by Katie Beltramo
Holidays can seem like an endless barrage of consumption. But you can make the season more meaningful by reclaiming the 500-year-old tradition of Christmas caroling.
Neighborhood caroling is uncommon these days, so you might not know what to expect. Cheri, a mom of two who joined our caroling outing last year, admitted, “I thought that we’d just walk along the street singing. Instead we rang doorbells like trick-or-treaters, and everyone was happy to see us. It was surprisingly fun.” Try it, and you’ll find that singing with your family, friends, and neighbors outside is the perfect antidote to modern overindulgence.
Cast a wide net.
Choose an early evening start time for maximum flexibility, and invite double or triple the number of people that you’d generally ask to a party. Holidays are busy, and caroling just isn’t everyone’s cup of tea. A large, unwieldy group is preferable to a scattered few.
It’s more festive, and tentative (or off-key!) singers blend in better with a crowd.
Plan simple refreshments. Hot cider, soups or a potluck are easy options. Carolers will get chilly and hungry, so provide fuss-free foods or drinks that they can serve themselves. A slow cooker or a pot of hot soup that cools to “just right” while you are out singing is ideal.
Accessorize. Since dusk falls early, ask people to bring flashlights and reflective clothing. Encourage jingle bells, reindeer antlers, Santa hats. . . anything merry will help set the mood. Last year, one of the dads surprised us in a Santa suit. It had been in the back of his closet, just waiting for an appropriate occasion.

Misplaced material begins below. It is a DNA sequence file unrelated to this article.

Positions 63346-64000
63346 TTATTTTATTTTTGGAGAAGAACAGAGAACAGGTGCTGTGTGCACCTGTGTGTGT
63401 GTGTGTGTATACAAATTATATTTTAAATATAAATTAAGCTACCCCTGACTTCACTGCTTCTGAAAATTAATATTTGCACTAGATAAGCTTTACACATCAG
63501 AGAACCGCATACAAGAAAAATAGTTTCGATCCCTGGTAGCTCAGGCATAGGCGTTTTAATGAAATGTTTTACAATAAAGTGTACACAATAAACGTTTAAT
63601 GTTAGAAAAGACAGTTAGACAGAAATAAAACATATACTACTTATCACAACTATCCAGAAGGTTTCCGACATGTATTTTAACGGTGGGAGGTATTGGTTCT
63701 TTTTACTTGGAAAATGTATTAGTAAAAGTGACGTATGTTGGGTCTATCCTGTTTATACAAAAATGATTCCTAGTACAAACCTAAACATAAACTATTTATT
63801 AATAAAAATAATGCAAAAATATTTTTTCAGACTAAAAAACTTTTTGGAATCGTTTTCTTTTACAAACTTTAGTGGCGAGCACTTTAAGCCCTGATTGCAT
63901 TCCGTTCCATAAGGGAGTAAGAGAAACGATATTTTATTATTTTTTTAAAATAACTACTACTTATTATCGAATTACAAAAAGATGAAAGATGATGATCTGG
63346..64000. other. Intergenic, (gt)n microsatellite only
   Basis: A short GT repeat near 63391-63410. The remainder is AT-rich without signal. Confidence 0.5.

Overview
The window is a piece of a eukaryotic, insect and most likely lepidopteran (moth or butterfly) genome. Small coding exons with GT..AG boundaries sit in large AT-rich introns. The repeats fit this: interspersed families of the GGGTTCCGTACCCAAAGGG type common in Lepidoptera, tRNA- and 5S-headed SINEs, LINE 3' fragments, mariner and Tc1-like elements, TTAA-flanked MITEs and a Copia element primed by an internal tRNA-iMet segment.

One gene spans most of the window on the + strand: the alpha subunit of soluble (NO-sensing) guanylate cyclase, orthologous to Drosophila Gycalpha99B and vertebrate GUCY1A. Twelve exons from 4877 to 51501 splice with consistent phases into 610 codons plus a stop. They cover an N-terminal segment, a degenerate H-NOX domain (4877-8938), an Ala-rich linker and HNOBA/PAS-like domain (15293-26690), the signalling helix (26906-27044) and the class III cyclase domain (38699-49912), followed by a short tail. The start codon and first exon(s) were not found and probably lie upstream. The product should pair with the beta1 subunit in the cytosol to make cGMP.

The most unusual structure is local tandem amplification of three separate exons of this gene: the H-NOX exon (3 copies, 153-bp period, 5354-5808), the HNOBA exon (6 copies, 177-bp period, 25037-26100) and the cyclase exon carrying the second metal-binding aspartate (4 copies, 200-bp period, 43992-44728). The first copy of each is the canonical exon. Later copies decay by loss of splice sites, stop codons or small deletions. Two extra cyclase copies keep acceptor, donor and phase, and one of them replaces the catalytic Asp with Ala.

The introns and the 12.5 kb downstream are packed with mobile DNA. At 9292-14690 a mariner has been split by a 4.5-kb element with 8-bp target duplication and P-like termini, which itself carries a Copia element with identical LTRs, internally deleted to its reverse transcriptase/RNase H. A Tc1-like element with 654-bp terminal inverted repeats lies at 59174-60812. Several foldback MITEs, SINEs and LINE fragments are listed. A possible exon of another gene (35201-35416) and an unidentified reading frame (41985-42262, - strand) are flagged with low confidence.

Prepare on the cheap.
Songbooks are an investment, so search for lyrics on internet sites
, and xmasfun.com/lyrics.asp
. Select several standard tunes with choruses that kids will know. Identify non-Christmas selections ("Jingle Bells," "Winter Wonderland," "The Dreidel Song," or "Celebrate the Feast of Lights" ) for neighbors with different (or undetermined) traditions. Once you’ve made your choices, copy songs into a document—two or three verses of each song are plenty
—and review the entire collection for errors. Finally, number the pages and staple them for easy reference.
Make your house “home base” for carolers. If no grown-up wants to stay inside, print signs to help guests locate facilities and enjoy refreshments. Double check supplies of necessities like toilet paper and spoons, and post your cell phone number. Plan a caroling route that circles your house to make pit stops convenient.
Layer for warmth, but don’t worry about the cold. We have caroled in 20-degree weather and felt downright cozy. The kids will be excited and active, and the combination of singing and walking with a group keeps the chill at bay.
Establish firm ground rules. You don't want the kids to become an unruly mob stampeding porches with abandon, so review rules before you head out. Explain where to gather (say, the sidewalk next to the porch), how they will take turns ringing the doorbell (possibly age order, youngest walker first), and what songs will be sung. Remind kids that they must wait for the group to gather and an adult to signal that everyone is ready before a doorbell is pressed.
Stop when enthusiasm just begins to wane. Forcing anyone to participate is no fun, and whiny kids don’t carol well. Experienced parents sense the shift in child group dynamics like a change in barometric pressure. When that happens, sing one last song and head for home. Leave everyone wanting more and they will remember the outing fondly, like my friend Cheri. “It really went so much better than I expected,” she mused. “We’re doing it again this year, right?”
© 2012, Katie Beltramo Katie Beltramo, a mother of two, is Editor of KidsOutAndAbout.com Albany and blogs at Capital District Fun.